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Remote sensing and GIS for estimation of irrigation crop water demand

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Satellite images supported by global positioning systems (GPS) and field visits were used to identify the cropping pattern of a large irrigation scheme in Central Asia. Two methods were used to estimate the crop evapotranspiration (ET). In the first, the ETs of the different crops were calculated from local field climatic data using the Penman–Monteith method of calculating crop water requirements as used in the Food and Agriculture Organization (FAO) CropWat programme. The satellite data were transferred to a geographical information system (GIS) and the area of each crop type was identified. Combining the two sets of data gave an estimate of ET and total evaporative water demand for each crop. ET was also calculated directly from the satellite data using a modified sensible heat flux approach (SEBAL). The Penman–Monteith approach estimated the ET to be 5.7, 3.3, 4.4 and 6.3mmd −1 for cotton, mixed crop, alfalfa and rice respectively, whereas the ET estimated from the satellite data were 4.4, 3, 3.2 and 5.3mmd −1 , respectively. The possible causes of these differences are discussed. The FAO Penman–Monteith methodology for estimating crop water requirements is best for planning purposes but the SEBAL approach is potentially more useful for management in that it establishes the amount of water being used by the crop and can help identify where water is being wasted.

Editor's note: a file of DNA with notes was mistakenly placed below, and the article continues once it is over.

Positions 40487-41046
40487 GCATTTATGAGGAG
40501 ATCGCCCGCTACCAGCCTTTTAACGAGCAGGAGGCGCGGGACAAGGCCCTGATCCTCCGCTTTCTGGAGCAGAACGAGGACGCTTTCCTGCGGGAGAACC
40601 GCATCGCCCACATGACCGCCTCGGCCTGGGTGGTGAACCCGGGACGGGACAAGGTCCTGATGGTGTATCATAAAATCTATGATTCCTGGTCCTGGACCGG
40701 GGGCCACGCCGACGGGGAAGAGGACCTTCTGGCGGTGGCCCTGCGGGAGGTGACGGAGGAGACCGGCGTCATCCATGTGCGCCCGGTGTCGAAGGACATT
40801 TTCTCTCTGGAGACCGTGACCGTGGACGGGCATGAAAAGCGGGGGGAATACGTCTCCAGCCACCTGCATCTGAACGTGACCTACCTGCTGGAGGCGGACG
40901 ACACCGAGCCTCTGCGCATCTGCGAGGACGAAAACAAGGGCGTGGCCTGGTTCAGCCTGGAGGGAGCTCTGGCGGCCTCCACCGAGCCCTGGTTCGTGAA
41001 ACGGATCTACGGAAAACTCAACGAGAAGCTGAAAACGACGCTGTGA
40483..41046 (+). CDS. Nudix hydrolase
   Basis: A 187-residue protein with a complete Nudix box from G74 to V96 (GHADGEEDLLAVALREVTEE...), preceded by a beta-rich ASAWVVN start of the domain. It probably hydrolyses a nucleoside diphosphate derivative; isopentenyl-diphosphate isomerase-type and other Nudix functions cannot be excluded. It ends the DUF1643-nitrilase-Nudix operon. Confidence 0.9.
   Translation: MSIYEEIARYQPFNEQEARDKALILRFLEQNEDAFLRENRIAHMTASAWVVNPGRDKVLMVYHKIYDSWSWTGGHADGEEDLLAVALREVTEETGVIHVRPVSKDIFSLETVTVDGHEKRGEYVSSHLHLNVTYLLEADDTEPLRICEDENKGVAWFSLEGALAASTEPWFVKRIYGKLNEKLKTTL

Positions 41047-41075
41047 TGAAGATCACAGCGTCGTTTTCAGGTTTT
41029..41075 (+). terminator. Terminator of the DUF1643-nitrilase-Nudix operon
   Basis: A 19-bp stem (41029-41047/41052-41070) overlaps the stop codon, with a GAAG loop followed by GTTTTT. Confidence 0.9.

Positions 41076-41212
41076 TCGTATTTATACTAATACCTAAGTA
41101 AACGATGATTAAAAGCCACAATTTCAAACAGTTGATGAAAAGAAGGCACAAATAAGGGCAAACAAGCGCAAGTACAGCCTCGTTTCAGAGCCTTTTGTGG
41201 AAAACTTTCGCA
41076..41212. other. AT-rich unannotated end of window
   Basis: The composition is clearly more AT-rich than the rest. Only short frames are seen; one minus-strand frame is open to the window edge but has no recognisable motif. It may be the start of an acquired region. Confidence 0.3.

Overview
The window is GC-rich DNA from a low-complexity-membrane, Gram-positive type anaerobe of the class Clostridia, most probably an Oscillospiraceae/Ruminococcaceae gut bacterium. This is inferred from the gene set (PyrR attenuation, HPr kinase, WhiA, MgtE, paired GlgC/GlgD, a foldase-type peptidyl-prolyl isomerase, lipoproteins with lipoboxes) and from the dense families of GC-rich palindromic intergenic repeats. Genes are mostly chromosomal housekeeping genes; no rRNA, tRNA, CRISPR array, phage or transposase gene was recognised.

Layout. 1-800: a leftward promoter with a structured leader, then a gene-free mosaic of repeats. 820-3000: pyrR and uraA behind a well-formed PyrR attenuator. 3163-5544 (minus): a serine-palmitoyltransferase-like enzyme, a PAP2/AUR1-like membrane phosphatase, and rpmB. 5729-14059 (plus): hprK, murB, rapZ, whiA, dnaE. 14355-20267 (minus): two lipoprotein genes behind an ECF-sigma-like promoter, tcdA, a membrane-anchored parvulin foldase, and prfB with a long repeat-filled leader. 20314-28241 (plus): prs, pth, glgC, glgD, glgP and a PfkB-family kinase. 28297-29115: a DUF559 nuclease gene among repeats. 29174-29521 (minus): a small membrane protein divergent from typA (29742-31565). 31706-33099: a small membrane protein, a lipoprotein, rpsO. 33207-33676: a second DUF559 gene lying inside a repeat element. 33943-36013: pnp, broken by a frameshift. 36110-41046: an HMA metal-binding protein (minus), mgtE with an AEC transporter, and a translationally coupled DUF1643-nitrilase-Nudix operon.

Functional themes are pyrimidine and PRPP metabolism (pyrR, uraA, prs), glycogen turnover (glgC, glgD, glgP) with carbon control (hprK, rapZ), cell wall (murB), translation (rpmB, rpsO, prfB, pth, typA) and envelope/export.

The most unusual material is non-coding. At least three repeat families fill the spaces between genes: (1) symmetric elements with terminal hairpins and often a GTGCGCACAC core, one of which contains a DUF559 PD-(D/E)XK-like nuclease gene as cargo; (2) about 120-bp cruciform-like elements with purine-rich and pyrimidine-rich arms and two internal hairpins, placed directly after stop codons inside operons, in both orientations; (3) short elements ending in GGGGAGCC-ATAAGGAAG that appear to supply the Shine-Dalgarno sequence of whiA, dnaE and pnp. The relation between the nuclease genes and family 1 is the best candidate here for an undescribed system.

Document Type: Research Article


Affiliations: Department of Civil and Environmental Engineering, University of Southampton, Highfield, Southampton SO17 1BJ, UK

Publication date: 2005-06-01

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